During my time at university one of the units I studied that I found was of most ‘practical’ value was “The History of Climate Change”. When I say practical value, I mean it taught me things that are and will be hugely beneficial to my understanding of the climate. One of the things I learnt about was the ozone layer and how human activities have contributed to ozone depletion. The ozone layer surrounds the Earth and is made up of molecules of O3. O3 molecules are not as stable as the O2 we breathe. This means O3 is highly reactive with other molecules such as halogens. How do halogens reach the ozone layer? During the 1980s CFCs (found in fridges and degreasing solvents) were the main cause and contributed significantly to ozone depletion. But why should we worry about ozone depletion?
Our bodies would not be able to function properly without bacteria. They are found throughout our bodies and aid in many processes such as digestion. The human digestive tract is littered with 000’s of so called ‘friendly-bacteria’. These friendly bacteria help digest food and ensure harmful bacteria do not build up. If the harmful bacteria … Read more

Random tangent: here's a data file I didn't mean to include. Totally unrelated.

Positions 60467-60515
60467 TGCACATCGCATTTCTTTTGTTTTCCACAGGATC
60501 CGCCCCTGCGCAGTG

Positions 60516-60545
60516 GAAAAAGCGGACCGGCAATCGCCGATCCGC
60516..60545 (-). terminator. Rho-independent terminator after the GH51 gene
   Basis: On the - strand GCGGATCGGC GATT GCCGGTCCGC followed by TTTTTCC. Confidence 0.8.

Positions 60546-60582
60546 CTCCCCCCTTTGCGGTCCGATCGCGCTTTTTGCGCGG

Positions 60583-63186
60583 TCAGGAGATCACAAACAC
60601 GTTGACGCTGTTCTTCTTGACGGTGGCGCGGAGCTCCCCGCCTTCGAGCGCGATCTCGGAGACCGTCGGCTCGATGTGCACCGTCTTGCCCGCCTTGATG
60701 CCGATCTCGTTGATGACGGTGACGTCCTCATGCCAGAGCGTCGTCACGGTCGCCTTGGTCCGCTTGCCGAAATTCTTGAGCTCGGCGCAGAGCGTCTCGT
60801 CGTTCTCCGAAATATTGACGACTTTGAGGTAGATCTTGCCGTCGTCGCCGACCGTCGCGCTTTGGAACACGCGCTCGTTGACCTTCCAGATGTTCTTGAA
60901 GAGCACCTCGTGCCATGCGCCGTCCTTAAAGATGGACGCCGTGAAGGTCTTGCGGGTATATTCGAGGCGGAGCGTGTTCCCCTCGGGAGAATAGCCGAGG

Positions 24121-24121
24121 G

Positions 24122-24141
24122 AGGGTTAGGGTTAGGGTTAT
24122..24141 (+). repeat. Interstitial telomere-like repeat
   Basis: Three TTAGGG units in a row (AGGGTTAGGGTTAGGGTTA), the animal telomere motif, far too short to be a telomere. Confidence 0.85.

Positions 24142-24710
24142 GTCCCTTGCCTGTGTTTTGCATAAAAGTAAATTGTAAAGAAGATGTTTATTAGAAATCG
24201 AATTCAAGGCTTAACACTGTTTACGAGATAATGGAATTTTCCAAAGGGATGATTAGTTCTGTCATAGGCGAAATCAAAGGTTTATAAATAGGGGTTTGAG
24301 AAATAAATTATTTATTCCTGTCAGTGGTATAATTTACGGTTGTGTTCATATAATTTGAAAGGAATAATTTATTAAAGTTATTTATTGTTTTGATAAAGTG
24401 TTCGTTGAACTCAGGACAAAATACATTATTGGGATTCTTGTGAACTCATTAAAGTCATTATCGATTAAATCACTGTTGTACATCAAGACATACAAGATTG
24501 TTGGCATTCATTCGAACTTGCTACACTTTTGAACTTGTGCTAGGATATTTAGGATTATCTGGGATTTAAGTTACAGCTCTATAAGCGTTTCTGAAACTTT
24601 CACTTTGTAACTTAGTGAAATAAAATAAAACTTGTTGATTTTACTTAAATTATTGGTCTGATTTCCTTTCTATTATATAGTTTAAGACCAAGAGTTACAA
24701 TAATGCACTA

The climate we live in today is one of change. There is a huge debate as to if that change is for the better or worse, but the fact remains the climate is changing. This is not a new phenomenon. The climate has radically changed since the beginning of life some 3.6-3.8 billion years ago. However, no single species has ever been directly responsible for changing the climate – until Homo sapiens rocked up. We are changing the climate so quickly evolution can’t keep up. This means many species are struggling to survive, leading to a significant number of species extinctions. We are very quick to jump to the needs of endangered species, particularly those that are beneficial to us. But what about the species we don’t like? What about mosquitos? How many times have you been on holiday and got a nasty bite, or been forced to religiously take anti-malaria tablets? Mosquitos are irritating disease spreaders, so why don’t we just get rid of them?